Toxoplasma gondii is an obligate intracellular protozoan with worldwide distribution, with a seroprevalence ranging from 20% to 75% in the neotropical areas of the Americas (1, 2). (The neotropics is the biogeographic region that includes southern Mexico, Central America, South America, and the West Indies.) In Panama, infections with Toxoplasma are very common, and most infections are asymptomatic. The presence of antibodies to Toxoplasma in children is high, especially in areas where cats are numerous, sanitation is poor or absent, and there is high shade and high humidity (3, 4). An understanding of the roles of potential risk factors in the transmission of Toxoplasma is of public health importance.

Felines are the definitive hosts of Toxoplasma. During the natural cycle of Toxoplasma gondii, cats become infected by consuming rodents and birds, which are intermediate hosts that contain cysts (bradyzoites) that maintain chronic infection (5). When cats ingest an infected animal, the bradyzoites give rise to enteroepithelial stages, followed by the shedding of oocysts in the cats' feces. Oocysts sporulate in the soil and can lie dormant from weeks to months in moist, shaded locations. Sporozoites within the oocysts are then infectious to humans and other mammals via fecal-oral fomite transmission, after which tachyzoites and bradyzoites (multiplying asexual stage) maintain active infection (5).

The important role of oocyst shedding by cats in Toxoplasma transmission has been studied in detail (6, 7). It was shown that on islands in the Pacific Ocean that the absence of cats was associated with an absence of human antibodies to Toxoplasma, and that the prevalence of antibodies paralleled the population of cats or contact with soil contaminated with cat feces. An excellent discussion of Toxoplasma transmission in Indian populations in sylvatic settings in central Brazil has been presented (8), although at the time of that survey, the role of cats in transmission had yet to be recognized.

In our previous study in Panama in the 1990s (3) we examined the transmission of Toxoplasma in Amerindian (Kuna and Embera) children from communities in nearly natural settings (mostly sylvatic areas with little to no clearing for agriculture) and found a prevalence of antibodies much lower than in children from rural and urban settings in Panama. Our findings in the 1990s were consistent with the theory of transmission by oocysts and the importance of cats in transmission.

Dogs have only recently been considered a factor in the spread of toxoplasmosis (4, 9, 10). One study (4) indicated that, in comparison to contact with cats, contact with dogs was more highly correlated with increased seroconversion in Panamanian children. That study also suggested that, by eating or rolling in cat feces, dogs might play an important role in the mechanical transmission of Toxoplasma oocysts.

It is clear to nearly any dog owner that dogs and other canids like to roll in odoriferous substances, such as feces (11), though the function of such action is not entirely clear. This behavior may promote the transmission of Toxoplasma from the dog's fur. Canids also have a tendency for coprophagia, or the ingestion of fecal material. In order to investigate if dogs can act as mechanical vectors for Toxoplasma gondii after ingesting cat feces infected with Toxoplasma, mice were inoculated with cells from the infected dogs. That study found that mice could be infected by the infected dogs' cells (9). Though no studies have investigated oocyst reexcretion from ingestion of infected cat feces, it is possible that dogs could excrete some oocysts near human habitats, promoting Toxoplasma transmission to humans (9).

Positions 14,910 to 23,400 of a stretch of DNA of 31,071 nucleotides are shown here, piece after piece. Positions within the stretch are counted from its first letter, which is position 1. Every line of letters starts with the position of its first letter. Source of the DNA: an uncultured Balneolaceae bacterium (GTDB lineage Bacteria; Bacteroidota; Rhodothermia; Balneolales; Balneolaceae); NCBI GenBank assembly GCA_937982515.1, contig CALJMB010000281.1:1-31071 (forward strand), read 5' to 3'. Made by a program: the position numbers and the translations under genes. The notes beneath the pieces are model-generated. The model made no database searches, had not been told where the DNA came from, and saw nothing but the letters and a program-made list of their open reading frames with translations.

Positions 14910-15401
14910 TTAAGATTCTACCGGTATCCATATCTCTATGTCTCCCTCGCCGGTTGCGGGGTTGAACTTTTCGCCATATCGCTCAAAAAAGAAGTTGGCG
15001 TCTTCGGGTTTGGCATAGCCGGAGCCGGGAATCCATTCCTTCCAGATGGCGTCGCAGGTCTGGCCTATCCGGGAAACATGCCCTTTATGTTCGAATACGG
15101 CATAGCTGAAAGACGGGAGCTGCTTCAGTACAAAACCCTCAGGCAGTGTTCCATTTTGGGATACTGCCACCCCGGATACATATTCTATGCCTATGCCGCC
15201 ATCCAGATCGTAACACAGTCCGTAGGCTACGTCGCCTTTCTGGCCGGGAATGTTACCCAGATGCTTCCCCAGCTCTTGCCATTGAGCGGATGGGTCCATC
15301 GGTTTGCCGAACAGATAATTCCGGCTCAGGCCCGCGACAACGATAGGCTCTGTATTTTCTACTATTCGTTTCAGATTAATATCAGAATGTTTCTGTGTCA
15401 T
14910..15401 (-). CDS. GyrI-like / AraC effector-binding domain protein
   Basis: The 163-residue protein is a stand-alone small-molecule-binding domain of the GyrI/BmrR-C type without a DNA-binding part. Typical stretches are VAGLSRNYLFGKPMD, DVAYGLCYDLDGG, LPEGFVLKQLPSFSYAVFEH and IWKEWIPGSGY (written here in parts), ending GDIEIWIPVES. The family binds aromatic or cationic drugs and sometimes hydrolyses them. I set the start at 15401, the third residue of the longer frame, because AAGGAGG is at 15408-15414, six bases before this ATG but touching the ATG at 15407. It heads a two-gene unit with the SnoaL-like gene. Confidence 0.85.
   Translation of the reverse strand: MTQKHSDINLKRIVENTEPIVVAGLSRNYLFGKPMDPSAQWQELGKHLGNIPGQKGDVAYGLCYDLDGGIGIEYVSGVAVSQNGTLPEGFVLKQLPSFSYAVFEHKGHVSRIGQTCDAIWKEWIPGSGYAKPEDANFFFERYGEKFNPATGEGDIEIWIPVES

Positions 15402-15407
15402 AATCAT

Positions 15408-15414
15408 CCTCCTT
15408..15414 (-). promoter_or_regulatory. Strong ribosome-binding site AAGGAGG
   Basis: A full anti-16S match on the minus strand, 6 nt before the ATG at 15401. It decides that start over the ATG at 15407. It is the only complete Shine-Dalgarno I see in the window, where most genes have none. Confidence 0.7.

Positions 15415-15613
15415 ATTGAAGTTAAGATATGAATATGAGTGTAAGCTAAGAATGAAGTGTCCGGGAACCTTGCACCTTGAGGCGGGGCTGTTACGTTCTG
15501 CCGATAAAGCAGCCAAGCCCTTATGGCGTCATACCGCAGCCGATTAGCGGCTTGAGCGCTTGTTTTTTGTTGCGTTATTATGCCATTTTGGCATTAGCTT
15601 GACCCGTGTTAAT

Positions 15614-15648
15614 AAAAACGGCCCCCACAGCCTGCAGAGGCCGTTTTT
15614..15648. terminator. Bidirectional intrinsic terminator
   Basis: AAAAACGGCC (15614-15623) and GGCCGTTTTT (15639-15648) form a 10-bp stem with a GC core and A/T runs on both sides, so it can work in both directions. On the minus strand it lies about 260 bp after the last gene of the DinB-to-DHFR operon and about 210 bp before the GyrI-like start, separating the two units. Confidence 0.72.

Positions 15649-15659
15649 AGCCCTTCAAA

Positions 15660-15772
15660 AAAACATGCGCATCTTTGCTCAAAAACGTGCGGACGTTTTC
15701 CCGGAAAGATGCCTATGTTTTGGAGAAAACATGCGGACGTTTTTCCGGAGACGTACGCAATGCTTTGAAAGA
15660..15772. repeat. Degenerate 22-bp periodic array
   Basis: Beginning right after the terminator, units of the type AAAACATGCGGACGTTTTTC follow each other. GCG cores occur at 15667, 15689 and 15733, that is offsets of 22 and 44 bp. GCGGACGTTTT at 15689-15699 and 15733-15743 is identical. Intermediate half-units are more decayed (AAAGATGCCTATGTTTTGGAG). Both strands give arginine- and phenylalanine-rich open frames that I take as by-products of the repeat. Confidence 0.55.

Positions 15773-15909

This paper elaborates on the research that we conducted in the 1990s on the role of cats in Toxoplasma infection in Kuna and Embera children (3). It also reexamines the relationship between children's antibody status and various hypothesized risk factors, especially dogs, for Toxoplasma infection in the nearly natural settings of eastern Panama. The communities that we studied in eastern Panama resemble hamlets, and they are different from more developed towns in central and western Panama, which have better roads, larger areas devoted to agriculture, and often follow a grid-like pattern of development. Because it was only recently recognized, we wanted to explore the roles of dogs in the natural transmission of Toxoplasma, along with the interactive effect of cats and dogs and the accessibility of infective material to children. We had not examined the role of dogs in the transmission of Toxoplasma in our earlier research (3) because dogs had yet to be implicated in its transmission. In this new analysis we also explored the possible confounding role of an overarching "community" variable, that is, one that is made up of many attributes of the community, each of which cannot be singled out. This newer analysis, which was done in 2003, did not necessitate further data collection; it is a reexamination of our data, including on dogs, that we collected in 1991.



Study location

We studied children in communities from the Upper Bayano River Basin and the San Blas Islands of Panama in 1991 (3). The study sites in the mainland (Bayano) communities were surrounded by forest, allowing the study of Toxoplasma transmission in a setting that is close to that of a natural rain forest. The Bayano Basin is located east of Panama City, between the Panama Canal and Colombia. The San Blas Islands comprise more than 300 islands located off Panama's Caribbean coast, running from north of Panama City to near Colombia.